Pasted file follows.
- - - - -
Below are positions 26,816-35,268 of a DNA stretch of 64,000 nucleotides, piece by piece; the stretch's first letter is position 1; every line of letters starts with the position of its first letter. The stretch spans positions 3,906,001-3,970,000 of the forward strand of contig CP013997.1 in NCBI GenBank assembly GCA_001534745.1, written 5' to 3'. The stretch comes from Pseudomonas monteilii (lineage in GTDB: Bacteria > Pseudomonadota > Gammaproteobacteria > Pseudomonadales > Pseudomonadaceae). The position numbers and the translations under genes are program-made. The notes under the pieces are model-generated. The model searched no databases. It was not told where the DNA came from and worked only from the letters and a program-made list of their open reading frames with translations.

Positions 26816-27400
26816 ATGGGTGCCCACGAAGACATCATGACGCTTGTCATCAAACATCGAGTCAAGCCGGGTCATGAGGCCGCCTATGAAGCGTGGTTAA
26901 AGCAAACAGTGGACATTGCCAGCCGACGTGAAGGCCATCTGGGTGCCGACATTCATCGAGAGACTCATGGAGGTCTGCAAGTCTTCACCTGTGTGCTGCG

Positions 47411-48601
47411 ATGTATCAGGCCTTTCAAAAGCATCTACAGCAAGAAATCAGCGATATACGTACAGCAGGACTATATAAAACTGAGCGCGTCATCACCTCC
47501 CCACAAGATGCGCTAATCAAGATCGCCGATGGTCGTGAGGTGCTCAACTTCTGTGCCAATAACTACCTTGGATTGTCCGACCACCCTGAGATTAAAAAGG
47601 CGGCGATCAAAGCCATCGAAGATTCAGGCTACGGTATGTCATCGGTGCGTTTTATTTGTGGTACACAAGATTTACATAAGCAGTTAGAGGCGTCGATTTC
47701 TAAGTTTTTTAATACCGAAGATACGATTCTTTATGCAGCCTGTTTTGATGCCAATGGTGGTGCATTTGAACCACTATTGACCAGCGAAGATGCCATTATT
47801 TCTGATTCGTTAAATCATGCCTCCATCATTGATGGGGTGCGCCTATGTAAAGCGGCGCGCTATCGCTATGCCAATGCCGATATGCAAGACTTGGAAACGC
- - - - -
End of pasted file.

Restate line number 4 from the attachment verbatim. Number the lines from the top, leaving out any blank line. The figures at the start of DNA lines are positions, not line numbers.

26901 AGCAAACAGTGGACATTGCCAGCCGACGTGAAGGCCATCTGGGTGCCGACATTCATCGAGAGACTCATGGAGGTCTGCAAGTCTTCACCTGTGTGCTGCG